Chapter 2 Digital Competences of Students

How They Are Assessed and What They Can Contribute to Study Success

In: Transformation Fast and Slow

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Students are often assumed to be “digital natives”, i.e., to be competent in the use of digital technologies. However, observations in the teaching context show that students do not (or cannot) necessarily transfer skills acquired in their leisure time to the study context. To provide concepts for developing appropriate teaching/learning quality and for the efficient use of corresponding technologies, a database is required to document students’ digital competences. We therefore refer to the European Reference Framework DigComp2.1 as a conceptual basis as well as selected results from surveys of several large universities in Germany. These conceptualise a new self-report questionnaire to assess digital competences. In this chapter, we first address the question how precisely digital competences can be assessed? Second, we stress the significance of digital competences in the first year of higher education under pandemic conditions. While it has been proven that self-efficacy is a predictor of study success, satisfaction and dropout intentions, this chapter attempts to examine the extent to which digital competences mediate this relationship when students experience their first year in higher education only in a virtual environment. For this purpose, we conducted a longitudinal study spanning the first year in higher education. Ultimately, a recording of digital competences serves as the basis for quality-enhancing concepts for higher education teaching to coordinate the sensible use of digital teaching/learning technologies with existing competences or to promote the acquisition of missing competences.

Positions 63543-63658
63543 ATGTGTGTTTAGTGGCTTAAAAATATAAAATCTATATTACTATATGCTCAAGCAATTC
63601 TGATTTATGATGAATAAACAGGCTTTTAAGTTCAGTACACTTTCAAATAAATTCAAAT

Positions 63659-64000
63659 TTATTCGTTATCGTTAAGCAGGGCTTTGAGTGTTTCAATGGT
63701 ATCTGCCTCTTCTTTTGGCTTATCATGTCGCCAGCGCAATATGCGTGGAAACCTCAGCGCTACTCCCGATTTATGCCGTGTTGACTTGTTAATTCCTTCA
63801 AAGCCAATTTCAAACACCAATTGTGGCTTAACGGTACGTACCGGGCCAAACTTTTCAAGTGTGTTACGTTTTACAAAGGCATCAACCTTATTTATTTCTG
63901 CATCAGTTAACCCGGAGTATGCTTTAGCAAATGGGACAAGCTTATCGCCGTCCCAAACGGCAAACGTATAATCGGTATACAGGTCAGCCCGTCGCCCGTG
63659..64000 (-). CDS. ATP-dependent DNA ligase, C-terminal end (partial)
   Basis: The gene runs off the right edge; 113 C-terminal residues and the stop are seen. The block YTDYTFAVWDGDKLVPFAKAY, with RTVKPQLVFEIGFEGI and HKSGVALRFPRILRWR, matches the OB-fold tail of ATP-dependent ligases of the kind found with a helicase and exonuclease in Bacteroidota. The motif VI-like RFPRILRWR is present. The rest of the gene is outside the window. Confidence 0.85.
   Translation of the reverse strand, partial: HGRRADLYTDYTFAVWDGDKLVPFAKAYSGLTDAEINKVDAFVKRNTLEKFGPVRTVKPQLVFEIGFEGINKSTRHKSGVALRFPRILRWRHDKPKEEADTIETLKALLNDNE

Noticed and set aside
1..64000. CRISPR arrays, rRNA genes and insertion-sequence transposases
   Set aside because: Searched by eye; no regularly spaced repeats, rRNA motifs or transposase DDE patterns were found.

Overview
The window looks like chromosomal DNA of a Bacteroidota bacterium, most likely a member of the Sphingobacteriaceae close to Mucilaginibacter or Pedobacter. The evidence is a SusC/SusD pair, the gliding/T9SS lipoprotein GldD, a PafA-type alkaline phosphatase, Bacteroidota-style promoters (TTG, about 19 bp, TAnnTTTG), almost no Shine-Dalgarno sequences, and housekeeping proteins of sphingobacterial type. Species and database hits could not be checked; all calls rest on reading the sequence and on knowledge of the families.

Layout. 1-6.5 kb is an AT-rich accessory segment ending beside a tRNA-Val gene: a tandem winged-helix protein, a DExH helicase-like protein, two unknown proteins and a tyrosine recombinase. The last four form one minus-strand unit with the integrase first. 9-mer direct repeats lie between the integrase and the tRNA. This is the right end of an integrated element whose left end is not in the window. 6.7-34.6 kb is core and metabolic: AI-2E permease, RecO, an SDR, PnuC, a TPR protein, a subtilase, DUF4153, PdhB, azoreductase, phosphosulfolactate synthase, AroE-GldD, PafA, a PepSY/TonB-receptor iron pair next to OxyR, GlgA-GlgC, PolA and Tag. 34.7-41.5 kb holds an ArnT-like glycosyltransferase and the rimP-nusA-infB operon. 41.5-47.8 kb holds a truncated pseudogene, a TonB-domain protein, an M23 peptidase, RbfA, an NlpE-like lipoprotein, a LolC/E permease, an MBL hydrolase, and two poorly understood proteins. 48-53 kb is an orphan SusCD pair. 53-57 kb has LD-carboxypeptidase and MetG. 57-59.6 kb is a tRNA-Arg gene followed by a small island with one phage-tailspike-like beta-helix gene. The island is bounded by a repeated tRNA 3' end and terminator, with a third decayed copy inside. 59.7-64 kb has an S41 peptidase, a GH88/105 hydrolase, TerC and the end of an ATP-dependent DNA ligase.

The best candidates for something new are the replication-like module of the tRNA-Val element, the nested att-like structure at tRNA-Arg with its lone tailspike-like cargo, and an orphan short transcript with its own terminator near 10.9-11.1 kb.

Transformation Fast and Slow

Digitalisation, Quality and Trust in Higher Education